Education equity and quality

Overview

What UNICEF is doing

Early childhood development

Quality education

Gender equality

Children with disabilities

Life skills

Impact with equity

Results for children

 

Early childhood development

© UNICEF/TNZA2009-00022/Pudlowski
A group of young girl children sitting in a classroom at the Wailes Primary School in Temeke District, Tanzania.

The first two years of a child’s life are critical to the development of the brain – if a child is under-nourished and under-stimulated the negative impact on physical, emotional, cognitive and intellectual advances is considerable.

In Tanzania approximately 60 percent of 0-2 year olds are stunted, this means that many young children do not have the opportunity to develop to their full potential.

Providing young children with stimulating educational and social experience in pre-school strengthens their later school adjustment and achievement. It is not only right but smart to invest in young children.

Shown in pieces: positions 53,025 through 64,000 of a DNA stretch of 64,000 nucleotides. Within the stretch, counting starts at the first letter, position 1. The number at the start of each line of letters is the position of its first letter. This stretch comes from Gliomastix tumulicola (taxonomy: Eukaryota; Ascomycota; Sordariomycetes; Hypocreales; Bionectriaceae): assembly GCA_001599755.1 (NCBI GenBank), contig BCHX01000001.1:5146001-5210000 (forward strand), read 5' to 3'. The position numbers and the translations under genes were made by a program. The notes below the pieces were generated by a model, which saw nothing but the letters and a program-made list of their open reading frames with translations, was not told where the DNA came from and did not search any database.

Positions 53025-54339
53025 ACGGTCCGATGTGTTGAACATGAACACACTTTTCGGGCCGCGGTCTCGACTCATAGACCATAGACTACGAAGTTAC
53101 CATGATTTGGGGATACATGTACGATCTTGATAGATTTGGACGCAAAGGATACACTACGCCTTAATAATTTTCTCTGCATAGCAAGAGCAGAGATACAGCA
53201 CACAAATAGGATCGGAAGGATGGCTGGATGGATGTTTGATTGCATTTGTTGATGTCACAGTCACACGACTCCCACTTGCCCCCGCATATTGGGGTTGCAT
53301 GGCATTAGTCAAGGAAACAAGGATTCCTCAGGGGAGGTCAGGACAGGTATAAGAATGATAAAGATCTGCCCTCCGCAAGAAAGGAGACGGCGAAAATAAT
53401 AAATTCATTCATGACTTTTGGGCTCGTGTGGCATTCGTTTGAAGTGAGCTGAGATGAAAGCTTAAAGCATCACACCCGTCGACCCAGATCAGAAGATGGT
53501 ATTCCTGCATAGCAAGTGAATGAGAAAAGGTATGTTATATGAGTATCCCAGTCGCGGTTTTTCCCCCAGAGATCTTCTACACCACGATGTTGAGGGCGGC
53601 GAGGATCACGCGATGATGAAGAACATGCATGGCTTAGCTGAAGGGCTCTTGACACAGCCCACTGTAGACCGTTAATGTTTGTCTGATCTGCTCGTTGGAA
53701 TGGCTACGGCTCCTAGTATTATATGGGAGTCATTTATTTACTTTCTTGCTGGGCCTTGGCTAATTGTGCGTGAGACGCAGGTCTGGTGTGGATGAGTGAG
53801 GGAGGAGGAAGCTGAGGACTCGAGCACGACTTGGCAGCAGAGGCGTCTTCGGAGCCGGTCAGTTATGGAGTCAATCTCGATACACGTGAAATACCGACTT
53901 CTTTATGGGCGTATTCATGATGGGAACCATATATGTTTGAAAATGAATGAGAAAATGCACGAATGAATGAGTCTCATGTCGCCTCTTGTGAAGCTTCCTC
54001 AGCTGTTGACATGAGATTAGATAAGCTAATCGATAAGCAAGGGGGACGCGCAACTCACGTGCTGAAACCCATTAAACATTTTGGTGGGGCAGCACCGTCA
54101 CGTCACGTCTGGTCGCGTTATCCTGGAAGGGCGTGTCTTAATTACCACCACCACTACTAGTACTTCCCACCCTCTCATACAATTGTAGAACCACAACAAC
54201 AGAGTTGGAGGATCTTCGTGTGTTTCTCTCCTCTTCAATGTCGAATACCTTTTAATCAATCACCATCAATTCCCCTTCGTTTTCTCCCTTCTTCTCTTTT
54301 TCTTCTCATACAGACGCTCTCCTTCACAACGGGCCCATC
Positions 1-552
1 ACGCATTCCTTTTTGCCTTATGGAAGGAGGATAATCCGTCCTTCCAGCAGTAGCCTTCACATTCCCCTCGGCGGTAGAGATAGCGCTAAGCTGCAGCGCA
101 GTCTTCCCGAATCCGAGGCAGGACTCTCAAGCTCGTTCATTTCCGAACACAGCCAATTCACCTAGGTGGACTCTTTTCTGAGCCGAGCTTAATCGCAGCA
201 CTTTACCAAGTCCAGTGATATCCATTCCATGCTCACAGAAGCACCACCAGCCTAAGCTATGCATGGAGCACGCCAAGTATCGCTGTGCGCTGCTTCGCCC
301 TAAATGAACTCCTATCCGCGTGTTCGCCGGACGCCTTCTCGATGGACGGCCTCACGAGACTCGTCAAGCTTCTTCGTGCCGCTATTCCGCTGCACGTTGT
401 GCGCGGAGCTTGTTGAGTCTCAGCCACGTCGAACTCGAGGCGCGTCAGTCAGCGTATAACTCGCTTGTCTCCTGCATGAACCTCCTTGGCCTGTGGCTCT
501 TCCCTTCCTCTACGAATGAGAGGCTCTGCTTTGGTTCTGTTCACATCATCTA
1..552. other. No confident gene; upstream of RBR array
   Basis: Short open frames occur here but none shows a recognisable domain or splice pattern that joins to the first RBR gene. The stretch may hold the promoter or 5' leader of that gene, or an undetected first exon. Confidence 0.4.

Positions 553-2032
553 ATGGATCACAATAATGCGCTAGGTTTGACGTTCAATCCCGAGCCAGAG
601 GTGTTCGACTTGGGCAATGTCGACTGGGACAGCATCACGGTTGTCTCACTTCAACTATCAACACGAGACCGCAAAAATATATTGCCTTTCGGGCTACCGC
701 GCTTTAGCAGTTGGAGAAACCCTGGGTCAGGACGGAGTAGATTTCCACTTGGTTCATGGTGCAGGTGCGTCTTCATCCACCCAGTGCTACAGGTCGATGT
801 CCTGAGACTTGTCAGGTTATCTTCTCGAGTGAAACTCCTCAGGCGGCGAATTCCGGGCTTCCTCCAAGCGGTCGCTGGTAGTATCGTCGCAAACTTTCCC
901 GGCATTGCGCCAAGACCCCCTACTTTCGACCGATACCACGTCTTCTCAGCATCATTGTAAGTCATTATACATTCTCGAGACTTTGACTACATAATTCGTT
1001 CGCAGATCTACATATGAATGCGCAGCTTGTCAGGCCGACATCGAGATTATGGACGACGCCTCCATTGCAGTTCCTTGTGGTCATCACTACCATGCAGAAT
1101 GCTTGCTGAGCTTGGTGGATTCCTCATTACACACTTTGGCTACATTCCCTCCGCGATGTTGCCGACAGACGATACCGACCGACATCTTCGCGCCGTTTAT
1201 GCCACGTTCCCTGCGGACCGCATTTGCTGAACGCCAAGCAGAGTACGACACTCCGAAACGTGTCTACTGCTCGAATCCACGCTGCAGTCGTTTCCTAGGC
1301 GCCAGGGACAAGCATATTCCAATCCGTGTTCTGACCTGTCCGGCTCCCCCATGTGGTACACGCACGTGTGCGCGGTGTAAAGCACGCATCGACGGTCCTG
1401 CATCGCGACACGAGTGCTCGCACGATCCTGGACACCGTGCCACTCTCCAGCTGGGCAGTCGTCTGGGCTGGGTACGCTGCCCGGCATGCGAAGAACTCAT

A recent study analysing the impact of Early Childhood Development (ECD) interventions in 73 countries found that developing countries that invest in ECD and increase pre-school enrollment by 50 percent can see up to a 17-fold return on that investment.

Around 42 percent of five and six-year-olds were enrolled in pre-primary schools in 2011.

Other children attend informal community based child care centres. The majority of pre-school classrooms lack supplies and play materials.

There is a serious shortage of well-trained teachers and most adopt didactic teaching styles that give too much emphasis to literacy and numeracy skills and not enough to learning through play and discovery.

In 2011, only 15 percent of government pre-primary teachers had a pre-school certificate.

 

 
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